3 AI tools I use regularly that aren’t ChatGPT or Midjourney

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I write a lot about ChatGPT and Midjourney. ChatGPT is the best text generator around, and the basic plan is free. If you can’t get it through its website, you can get it at Bing AI or in a bunch of other third-party platforms that leverage ChatGPT on the back end. You can see all our AI writing-related stories here. Midjourney is currently the best AI image generator out there, but there are also some free alternatives that are almost as good. You can see all our stories on AI image generation here.

But there are other AI-powered tools out there, some of which have been available for a while, and all of which I use on a regular basis, usually at least a few times a week — and sometimes a few times a day.

Otter AI

Otter AI is a transcription app that works in the browser, desktop, or smartphone and records and transcribes what you say, with no training. Its top use is for business meetings, since it identifies all the speakers by name, and summarizes notes and action items. Plus, it integrates easily with Zoom and Teams.

I use it at work, for all my tech interviews. Many of the companies I talk to use it as well, for their own transcriptions and meeting notes. And the basic plan is free.

All of those are good reasons to use it, but that’s not the main reason I love it. You see, I started using it a few years ago because I needed a way to dictate story notes while driving and walking. Apparently, all my best ideas come to me when I’m far from the computer. I tried other recorder apps but most didn’t have a transcription feature, or cost a lot of money, or stopped recording whenever you paused to think. I stop to think a lot.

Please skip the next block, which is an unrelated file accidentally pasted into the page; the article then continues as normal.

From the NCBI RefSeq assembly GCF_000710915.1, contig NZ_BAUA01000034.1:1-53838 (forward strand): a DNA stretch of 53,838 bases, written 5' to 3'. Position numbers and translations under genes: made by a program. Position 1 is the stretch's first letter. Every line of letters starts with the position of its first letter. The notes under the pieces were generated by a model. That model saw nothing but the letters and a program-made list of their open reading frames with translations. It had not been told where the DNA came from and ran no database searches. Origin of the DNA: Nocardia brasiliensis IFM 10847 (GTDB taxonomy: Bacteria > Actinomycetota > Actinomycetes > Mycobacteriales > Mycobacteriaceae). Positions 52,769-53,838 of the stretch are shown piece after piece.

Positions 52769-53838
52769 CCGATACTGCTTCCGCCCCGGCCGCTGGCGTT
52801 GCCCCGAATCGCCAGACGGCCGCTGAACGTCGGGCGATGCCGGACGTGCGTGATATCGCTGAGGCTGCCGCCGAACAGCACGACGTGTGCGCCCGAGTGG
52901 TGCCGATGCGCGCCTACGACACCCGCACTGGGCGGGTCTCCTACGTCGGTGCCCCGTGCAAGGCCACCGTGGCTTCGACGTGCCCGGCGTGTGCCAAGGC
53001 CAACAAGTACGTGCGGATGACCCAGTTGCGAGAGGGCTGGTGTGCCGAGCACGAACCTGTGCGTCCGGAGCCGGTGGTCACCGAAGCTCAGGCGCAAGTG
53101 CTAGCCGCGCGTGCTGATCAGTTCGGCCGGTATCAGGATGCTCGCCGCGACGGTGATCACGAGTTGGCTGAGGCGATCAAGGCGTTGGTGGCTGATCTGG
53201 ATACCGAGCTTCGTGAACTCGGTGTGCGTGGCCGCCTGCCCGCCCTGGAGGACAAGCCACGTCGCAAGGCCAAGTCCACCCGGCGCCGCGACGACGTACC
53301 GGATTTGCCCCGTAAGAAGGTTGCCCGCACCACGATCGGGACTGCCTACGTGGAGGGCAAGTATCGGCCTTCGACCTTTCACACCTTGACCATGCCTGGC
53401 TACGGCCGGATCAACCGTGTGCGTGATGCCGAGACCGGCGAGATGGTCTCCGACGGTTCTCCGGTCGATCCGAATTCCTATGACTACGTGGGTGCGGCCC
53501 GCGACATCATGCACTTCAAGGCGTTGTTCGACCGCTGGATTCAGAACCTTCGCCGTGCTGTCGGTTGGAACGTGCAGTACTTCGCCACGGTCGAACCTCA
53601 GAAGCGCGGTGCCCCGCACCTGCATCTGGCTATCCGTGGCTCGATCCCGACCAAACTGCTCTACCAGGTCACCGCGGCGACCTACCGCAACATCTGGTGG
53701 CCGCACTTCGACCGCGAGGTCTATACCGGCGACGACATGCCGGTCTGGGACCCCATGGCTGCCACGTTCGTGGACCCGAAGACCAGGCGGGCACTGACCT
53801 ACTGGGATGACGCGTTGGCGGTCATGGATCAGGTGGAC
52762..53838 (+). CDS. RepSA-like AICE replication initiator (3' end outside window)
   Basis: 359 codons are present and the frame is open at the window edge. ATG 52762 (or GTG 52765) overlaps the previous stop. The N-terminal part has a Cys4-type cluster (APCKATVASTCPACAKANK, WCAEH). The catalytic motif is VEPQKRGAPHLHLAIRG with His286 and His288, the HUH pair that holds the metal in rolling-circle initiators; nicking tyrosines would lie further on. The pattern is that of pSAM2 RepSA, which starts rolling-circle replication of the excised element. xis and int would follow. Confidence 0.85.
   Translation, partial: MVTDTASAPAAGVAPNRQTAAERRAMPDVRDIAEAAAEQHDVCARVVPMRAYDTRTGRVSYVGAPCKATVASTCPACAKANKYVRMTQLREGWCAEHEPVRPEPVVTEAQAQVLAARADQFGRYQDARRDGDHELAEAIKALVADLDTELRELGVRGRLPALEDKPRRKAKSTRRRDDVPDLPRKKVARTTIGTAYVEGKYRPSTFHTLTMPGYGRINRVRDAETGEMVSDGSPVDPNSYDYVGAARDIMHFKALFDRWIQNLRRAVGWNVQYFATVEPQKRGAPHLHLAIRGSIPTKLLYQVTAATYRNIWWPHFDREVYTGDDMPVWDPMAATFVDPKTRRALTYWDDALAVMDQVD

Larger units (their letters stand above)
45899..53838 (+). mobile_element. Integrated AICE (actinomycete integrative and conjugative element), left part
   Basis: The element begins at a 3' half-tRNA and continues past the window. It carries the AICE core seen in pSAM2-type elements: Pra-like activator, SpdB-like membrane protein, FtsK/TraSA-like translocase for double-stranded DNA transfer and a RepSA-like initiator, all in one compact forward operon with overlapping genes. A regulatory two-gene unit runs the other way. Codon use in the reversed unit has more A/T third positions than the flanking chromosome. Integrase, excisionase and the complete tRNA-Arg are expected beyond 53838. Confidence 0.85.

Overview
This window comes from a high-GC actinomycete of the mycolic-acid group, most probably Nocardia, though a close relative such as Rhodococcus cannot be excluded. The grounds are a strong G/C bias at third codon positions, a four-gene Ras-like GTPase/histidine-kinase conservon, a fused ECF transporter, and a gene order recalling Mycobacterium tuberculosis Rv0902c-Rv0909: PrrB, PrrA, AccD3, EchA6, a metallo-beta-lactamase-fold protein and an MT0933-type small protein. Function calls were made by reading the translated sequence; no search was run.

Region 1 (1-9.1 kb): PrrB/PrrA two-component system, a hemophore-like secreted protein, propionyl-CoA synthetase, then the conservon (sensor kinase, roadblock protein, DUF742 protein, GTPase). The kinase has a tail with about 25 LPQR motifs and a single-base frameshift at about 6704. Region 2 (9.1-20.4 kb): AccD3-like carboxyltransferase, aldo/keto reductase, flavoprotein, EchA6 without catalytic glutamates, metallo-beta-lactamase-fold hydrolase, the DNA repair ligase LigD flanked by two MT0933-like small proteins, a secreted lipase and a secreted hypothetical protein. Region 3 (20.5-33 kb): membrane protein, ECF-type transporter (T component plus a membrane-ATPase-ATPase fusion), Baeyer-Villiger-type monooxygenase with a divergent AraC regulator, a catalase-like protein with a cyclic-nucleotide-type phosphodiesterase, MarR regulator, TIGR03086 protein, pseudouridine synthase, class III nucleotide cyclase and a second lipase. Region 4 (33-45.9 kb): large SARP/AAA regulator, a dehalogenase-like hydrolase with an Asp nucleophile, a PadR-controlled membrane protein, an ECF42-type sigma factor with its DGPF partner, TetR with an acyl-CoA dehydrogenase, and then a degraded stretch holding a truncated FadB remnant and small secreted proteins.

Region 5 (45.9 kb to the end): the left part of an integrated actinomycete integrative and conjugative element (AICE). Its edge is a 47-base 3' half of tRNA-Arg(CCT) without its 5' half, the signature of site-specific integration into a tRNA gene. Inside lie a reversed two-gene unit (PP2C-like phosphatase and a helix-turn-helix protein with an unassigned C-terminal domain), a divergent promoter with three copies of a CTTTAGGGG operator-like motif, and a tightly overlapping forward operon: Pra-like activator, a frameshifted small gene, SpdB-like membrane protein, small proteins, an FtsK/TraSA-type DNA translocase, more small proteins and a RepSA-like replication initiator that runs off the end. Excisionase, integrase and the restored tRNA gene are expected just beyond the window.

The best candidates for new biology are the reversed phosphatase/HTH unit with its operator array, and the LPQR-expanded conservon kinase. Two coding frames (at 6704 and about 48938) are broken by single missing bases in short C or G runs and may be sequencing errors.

The way it works is that you download the app, create a free account, then start recording yourself while you’re out walking around or doing whatever it is that you do when you have your best thoughts.

Otter AI dashboard.

Then, the next time you’re at a computer, you log into the Otter website and — ta da! — all the transcripts are there there for you to cut-and-paste into your word processor.

I ran a writing group for a long time, and pretty much everyone in it used Otter. One writer friend would use it when she was awake at night, in the dark, and thought of something she wanted to write.

Because it’s so easy and convenient, I even use Otter to make notes to myself about random things that occur to me when I’m away from my desk.


Canva has been around for ages. It’s a great, easy-to-use tool for creating graphics for social media posts, YouTube videos, blog posts, and book covers.

The basic plan is free and, frankly, as long as I avoid clicking on things with dollar signs on them, I’ve never felt the need to upgrade.

Plus, you can share your documents with other people on your team, so you can collaborate on designs. We use it extensively on MetaStellar for all our social media marketing images, and I’ve made a ton of book covers with it. In fact, just this morning, a friend and I got together over Zoom and I created some sample book covers for him in a few minutes using Midjourney to create the illustrations and Canva to arrange them with text and other graphic elements.